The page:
The Privileged Poor aims to provide a solid answer to the following question: how can students from similarly disadvantaged social backgrounds navigate the same elite university so differently? In order to better understand the lives of low-income students at Renowned, Jack’s main conceptual contribution is to distinguish between the ‘privileged poor’ and the ‘doubly disadvantaged’. The privileged poor refers to poor students educated at preparatory or boarding secondary schools in which they interacted with wealthy peers, immersing themselves earlier in the cultural norms and social rules that dominate privileged environments. The doubly disadvantaged, by contrast, designates those students who enter university from segregated and underfunded state schools, without any significant interactions with well-off students or teachers prior to higher education. In addition to addressing the unobserved diversity within low-income students, this typology brings to the fore the role of secondary schools in moulding the trajectories of disadvantaged student before and duringhigher education. This conceptual distinction sheds light not only on how but also when social class shapes inequality processes at Renowned.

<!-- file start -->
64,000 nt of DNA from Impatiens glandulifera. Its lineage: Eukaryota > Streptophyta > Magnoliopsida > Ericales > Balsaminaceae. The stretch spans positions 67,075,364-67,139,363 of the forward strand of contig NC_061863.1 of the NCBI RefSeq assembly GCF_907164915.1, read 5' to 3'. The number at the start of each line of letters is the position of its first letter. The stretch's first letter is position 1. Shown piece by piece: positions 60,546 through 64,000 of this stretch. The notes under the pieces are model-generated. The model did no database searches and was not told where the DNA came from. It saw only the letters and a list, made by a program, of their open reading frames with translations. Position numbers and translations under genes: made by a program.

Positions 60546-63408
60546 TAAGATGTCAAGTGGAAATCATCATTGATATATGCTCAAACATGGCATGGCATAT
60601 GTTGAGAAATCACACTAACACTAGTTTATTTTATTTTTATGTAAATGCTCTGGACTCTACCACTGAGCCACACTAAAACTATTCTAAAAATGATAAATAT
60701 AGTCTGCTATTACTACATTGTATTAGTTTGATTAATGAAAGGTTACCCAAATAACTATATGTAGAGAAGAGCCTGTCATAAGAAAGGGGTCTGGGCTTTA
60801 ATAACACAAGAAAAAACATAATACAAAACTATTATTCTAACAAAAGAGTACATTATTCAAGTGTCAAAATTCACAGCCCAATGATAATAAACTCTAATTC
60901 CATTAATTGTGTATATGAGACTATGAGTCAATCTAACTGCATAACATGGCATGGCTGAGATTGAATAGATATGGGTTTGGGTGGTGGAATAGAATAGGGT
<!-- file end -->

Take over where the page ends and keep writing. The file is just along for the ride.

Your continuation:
The Privileged Poor is based on 103 interviews and two years of participant observation at Renowned. As both a first-generation African-American student from an underprivileged background and a researcher working at this prestigious academic institution, Jack is well placed to give a plural voice to the experiences of low-income students at elite universities. Jack’s methods and data-collecting techniques not only registered disadvantaged students’ narratives about their own experiences at university but also observed their daily practices on campus. This allowed him to uncover how disparate pre-university experiences affect the cultural and social resources economically disadvantaged students bring to elite universities, and how they use these resources when navigating campus life. But Jack also offers highly valuable, if initial, reflections on the heavy emotional burden involved in giving a voice to the painful experiences disadvantaged students face at elite universities. Jack’s fieldwork lessons suggest that a thoughtful and skilful researcher needs to know how to deal with this both intellectually and emotionally.
Image Credit: Flags of the Ivy League fly at Columbia’s Wien Stadium (Kenneth C. Zirkel CC BY SA 4.0)